Suzanne Woods Fisher
Naomi King, soft spoken, loyal, and easily overlooked, has a gift. She sees what others can't see. Intuition, she calls it. Others in Stoney Ridge don't know what to make of it and dismiss her hunches and inklings altogether.
When a young woman arrives at the Inn at Eagle Hill with a shocking secret about Tobe Schrock, Naomi fears the worst. She can't ignore the feeling that something sinister is at work-- something more than a threat to the tenuous love begun between her and Tobe.
As signs mount, they begin to point to Jake Hertzler, the elusive mastermind behind Schrock Investments' downfall. Soon, events spiral hopelessly out of control and Naomi must decide whether to listen to her head or her heart.
In this riveting conclusion to The Inn at Eagle Hill series, bestselling author Suzanne Woods Fisher pulls out all the stops with a fast-paced tale of deception, revelation, and just the right dose of romance.
It's been quite some time since I've tried reading an Amish fiction novel. The first Amish book I ever read was The Shunning by Beverley Lewis years ago, and though I did enjoy that series somewhat, any other Amish books I've ever tried to read were just- how do I put this?- not my thing. There were one or two exceptions, but the fact remains that I just don't usually care for them. However, when I saw this book available for review, I decided to try it- after all, I haven't read a book of the genre for a really long time, and I hadn't yet any books by this author before, so I supposed that if I was lucky, I might find something I would enjoy.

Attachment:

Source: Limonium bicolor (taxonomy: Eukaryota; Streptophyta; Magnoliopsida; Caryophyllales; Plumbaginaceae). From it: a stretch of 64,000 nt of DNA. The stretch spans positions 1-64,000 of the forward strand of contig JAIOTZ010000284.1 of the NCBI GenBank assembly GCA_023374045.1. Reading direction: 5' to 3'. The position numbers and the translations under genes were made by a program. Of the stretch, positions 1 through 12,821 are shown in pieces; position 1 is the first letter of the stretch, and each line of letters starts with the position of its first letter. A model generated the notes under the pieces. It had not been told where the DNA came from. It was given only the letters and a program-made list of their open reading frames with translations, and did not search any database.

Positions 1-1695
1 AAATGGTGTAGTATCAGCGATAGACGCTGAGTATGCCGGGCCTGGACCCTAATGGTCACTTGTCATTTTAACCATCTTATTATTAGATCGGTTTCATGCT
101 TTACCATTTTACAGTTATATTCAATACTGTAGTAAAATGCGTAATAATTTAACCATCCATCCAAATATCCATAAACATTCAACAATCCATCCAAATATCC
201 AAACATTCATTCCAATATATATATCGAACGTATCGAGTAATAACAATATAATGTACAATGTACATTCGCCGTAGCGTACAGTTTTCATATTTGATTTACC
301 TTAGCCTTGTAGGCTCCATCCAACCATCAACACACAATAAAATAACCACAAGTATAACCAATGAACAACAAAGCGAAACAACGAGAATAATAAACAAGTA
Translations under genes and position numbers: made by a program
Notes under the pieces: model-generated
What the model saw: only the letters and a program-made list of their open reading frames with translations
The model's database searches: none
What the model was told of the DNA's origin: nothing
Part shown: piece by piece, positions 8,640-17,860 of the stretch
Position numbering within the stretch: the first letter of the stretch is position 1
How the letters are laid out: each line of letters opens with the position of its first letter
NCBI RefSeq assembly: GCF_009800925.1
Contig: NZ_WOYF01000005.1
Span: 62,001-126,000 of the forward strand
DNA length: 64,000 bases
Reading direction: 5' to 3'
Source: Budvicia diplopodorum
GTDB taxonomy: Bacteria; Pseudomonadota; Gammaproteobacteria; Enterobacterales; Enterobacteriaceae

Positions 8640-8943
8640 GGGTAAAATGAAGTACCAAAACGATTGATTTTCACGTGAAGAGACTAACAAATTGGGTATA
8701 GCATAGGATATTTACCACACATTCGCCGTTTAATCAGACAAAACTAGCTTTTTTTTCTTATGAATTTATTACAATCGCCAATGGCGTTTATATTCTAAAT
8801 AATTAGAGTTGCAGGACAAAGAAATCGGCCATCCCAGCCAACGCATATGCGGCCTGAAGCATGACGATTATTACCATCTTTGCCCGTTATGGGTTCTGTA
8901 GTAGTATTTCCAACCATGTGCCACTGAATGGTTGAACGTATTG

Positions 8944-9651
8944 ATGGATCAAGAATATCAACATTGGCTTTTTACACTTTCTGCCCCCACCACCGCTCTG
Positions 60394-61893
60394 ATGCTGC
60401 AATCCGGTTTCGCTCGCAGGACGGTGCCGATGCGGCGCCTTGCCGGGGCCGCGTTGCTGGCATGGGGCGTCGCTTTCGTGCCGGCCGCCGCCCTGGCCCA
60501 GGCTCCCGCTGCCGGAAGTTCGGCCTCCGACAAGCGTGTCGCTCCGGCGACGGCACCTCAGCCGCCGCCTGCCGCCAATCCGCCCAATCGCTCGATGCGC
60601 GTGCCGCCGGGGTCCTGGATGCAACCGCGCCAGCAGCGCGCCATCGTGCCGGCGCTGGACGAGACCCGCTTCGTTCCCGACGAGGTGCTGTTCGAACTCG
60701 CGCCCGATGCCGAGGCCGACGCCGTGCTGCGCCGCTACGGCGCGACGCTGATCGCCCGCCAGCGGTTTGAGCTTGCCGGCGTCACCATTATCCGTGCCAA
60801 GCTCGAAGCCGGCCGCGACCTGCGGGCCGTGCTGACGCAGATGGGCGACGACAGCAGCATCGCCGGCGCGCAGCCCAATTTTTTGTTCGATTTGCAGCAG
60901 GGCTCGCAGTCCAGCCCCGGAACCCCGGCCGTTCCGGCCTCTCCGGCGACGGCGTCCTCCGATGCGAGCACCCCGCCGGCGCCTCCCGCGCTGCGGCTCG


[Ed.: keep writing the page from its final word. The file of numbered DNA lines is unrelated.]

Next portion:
Unfortunately, as I read, all the reasons I don't like Amish books reared their ugly heads and in many ways The Revealing was hard for me to get through. I know that a lot of Amish fiction writers have friends who are Amish, or relatives, or even grew up in a plain environment, so they probably know more about these people than I do. But I just cannot wrap my head around the fact that the Amish can be so strict in one area and then so lenient in another. I mean, it seems like these unmarried Amish couples are always out kissing behind barns or getting into "trouble" or whatnot. Sometimes, even though grace and forgiveness are emphasized, these family sagas seem an awful lot like soap operas.
The thing that probably saved this book for me was the character of Jesse, who was hilarious to the point that I would be willing to read a whole book about him. I also enjoyed the "Mrs. Miracle" bits. Still, these high points weren't really enough for the book to win me over.
This was sort of my last-ditch effort for the Amish fiction genre, and though this will probably be enjoyed by Amish fans, this was definitely not my thing. I think it's time to face that fact that Amish Fiction is just one genre I can't get myself to like.
I recived this book for free from the publisher in exchange for my honest review.